Thursday, February 12, 2009

Me and Mr. Wonderful - Installment #2

Yesterday I posted my first installment of the story of Me and Mr. Wonderful for the Valentine's Carnival happening over at We Are That Family. If you would like to participate or simply read a little bit about other's love stories, just click on the SWAK Valentine's Carnival button.

Now that you know how MW got his name, (if you don't - read yesterdays post) I thought I'd share a little bit more about what makes us tick as a couple. I previously mentioned that he is not perfect. Nor am I for that matter. But, and that's a BIG but, we're perfect for each other. I don't believe that there is such a thing as a perfect marriage. Since I am such a Sharpie, I developed this conclusion on the basis that I don't believe that there are perfect people. Having said that, though, I think marriage rocks! I'm sure that every marriage is different because every couple is different. So, keep in mind that the things I'm about to share are things that work for us.

Both of us came into this marriage with the full knowledge and recognition that this deal was 'till death do us part' - and neither of us was going to be doing time for homicide! Before we ever said our vows we declared that D-I-V-O-R-C-E would never, ever, ever be a part of our vocabulary. And it hasn't been. I think that one decision alone severely alters the way you deal with one another. It's like, "Hey we're stuck together so we better figure out a way to work this minor difference out." There really aren't many things that are as big of a problem as they may seem like in the heat of the moment.

We also remind ourselves whenever necessary that WE ARE ON THE SAME TEAM. There is nothing worth breaking up the team. Even (sometimes especially) the "little wonderfuls" in our lives. When you take 2 very different people and throw them together and say something like, "Now have a ball!" - there is bound to be some adjustments that need to be made. Learning to live with, consider and respect someone other than yourself doesn't automatically happen. That's where the whole team concept works for us. We realized that my areas of weakness were his areas of strength and vice versa. On a team, you don't want every member to have the same areas of expertise. It benefits everyone involved if each persons strengths are allowed to shine. So, we look at our differences as complimentary instead of competitive.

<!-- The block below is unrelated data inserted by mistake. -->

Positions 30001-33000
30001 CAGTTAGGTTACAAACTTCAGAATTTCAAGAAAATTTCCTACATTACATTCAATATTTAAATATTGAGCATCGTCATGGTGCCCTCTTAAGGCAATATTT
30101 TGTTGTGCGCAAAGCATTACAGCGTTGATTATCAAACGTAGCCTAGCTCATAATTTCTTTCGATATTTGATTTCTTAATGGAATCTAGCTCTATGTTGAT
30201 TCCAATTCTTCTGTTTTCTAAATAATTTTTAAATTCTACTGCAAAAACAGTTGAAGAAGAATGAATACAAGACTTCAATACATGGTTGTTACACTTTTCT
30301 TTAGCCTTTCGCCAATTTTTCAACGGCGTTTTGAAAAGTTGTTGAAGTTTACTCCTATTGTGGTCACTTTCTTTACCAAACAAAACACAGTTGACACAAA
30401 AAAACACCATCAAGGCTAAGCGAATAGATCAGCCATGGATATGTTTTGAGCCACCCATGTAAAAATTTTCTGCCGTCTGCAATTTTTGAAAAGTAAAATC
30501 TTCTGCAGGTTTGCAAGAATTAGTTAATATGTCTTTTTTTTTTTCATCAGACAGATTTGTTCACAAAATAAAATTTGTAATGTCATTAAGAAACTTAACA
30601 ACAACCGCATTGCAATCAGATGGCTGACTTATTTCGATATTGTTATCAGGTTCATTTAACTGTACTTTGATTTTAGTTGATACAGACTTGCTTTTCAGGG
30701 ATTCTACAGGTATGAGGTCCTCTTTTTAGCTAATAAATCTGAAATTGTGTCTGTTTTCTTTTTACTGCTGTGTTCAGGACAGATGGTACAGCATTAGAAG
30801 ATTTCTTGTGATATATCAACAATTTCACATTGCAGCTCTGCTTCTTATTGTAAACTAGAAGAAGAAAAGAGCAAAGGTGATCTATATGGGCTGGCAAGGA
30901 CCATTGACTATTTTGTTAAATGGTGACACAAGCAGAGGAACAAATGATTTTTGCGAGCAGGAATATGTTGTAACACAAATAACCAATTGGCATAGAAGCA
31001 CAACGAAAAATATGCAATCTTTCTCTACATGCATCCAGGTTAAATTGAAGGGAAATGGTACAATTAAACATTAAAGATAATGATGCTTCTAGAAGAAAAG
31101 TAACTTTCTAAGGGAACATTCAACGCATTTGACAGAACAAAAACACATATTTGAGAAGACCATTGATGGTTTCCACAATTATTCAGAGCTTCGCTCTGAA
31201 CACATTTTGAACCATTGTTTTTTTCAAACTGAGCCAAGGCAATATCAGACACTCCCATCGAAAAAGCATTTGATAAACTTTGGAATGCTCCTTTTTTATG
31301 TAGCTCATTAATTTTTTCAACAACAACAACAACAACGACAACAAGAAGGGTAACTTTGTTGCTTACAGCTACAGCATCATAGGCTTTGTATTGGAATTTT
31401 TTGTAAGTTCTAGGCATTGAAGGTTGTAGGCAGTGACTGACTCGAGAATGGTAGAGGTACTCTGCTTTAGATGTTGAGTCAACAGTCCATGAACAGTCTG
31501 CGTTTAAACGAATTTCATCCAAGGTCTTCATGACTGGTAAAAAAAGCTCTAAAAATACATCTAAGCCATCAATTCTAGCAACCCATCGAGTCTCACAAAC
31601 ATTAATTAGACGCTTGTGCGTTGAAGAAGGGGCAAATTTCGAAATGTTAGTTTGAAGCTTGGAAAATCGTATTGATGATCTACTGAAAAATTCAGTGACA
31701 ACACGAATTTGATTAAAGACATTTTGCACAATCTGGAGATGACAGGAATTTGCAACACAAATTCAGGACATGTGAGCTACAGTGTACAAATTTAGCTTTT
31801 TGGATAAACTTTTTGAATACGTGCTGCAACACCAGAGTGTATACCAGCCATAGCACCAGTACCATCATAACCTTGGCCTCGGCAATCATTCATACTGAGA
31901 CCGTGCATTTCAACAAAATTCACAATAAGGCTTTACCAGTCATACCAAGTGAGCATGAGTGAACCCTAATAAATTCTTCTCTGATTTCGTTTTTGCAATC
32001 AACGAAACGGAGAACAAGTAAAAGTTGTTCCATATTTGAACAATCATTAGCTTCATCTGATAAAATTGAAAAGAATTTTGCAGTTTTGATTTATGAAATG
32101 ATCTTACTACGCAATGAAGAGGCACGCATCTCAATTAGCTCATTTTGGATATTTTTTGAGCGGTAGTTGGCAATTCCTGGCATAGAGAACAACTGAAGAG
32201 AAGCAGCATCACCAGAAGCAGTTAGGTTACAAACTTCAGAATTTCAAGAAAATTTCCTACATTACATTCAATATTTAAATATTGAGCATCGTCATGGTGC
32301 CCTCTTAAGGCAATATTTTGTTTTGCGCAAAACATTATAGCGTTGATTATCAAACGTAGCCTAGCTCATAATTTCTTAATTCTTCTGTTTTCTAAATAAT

Also, every person has buttons that can be pushed. Oh, you know what yours are. And you know what your spouses are, too! We decided pretty quickly that it wasn't a good idea to push each others buttons. Although, sometimes it was very tempting in the beginning! You know, sometimes when you're ticked off and worked up you want him to be, too. Be honest, now!

We also worked at communicating with each other. I would think I was being really plain about what I was trying to convey, when in all actuality, I was still pretty much beating around the bush. I've had to learn to be much more direct than I even thought I should be. Most of the time my little signals just weren't getting through. I also remember another instance early on in our marriage. I would come home from work after a frustrating day and I would tell MW the maddening things that happened. He would then proceed to tell me what I should do or should have done about it. He was always trying to "fix it". That made me even more frustrated. One day I finally told him, "I don't NEED you to FIX my problem! I just NEED you to let me vent!" He tells me that's one of the best things I've ever told him. He's a man. Men are "fixers". We want "listeners". And then - if we want them to "fix" it, we'll let them know!

Every marriage goes through storms, or fires as others might say. We've had more than our fair share. But it's what we DO during those times that determines the outcome and joy we experience in our marriage. Do we let those times drive a wedge between us? Or do we let them forge us together into something so strong it cannot be broken?

To break it down - these are the few key principles that we have learned to adhere to. a) D-I-V-O-R-C-E is not an option, b) remembering and reminding each other when necessary that we are on the same team, c) don't push each other's buttons, d) learning to communicate with each other, e) And this one is really the most important one, keeping Christ at the center of our relationship. He is the one who has taught us how to navigate through this wonderful adventure I like to call "marriage" after all. It was all his big idea to begin with!

It's funny now because there is no effort involved in keeping our marriage healthy. It runs like a well oiled machine. We have actually gotten to the place where we DO read each other. We don't have to say a word. A look or a gesture will often say it all. We love each other. He thinks about my needs and desires. I think about his. It works beautifully that way because we both end up extremely fulfilled. And it's not a burden, either. It's a joy. It pleases me to please MW. It pleases MW to please me. We each get so much by giving. Even our struggles don't seem like struggles any more. We have weathered a lot of storms together through the past decade and a half and have become expert navigators. We both know that no matter what punches life throws our way, we've got somebody in our corner. That, my friend, is a beautiful gift.

1 comment:

  1. Loved this post, Pam.

    Jeff's and my marriage and 'philosophy' about marriage are nearly identical...though I would have to admit we probably push each other's buttons a little more than most.

    Still, coming up on 16 years of marriage, we still enjoy each other's company and get along very well together. Having a good sense of humor really seems to help, well as a heaping helping of God's grace! ;)


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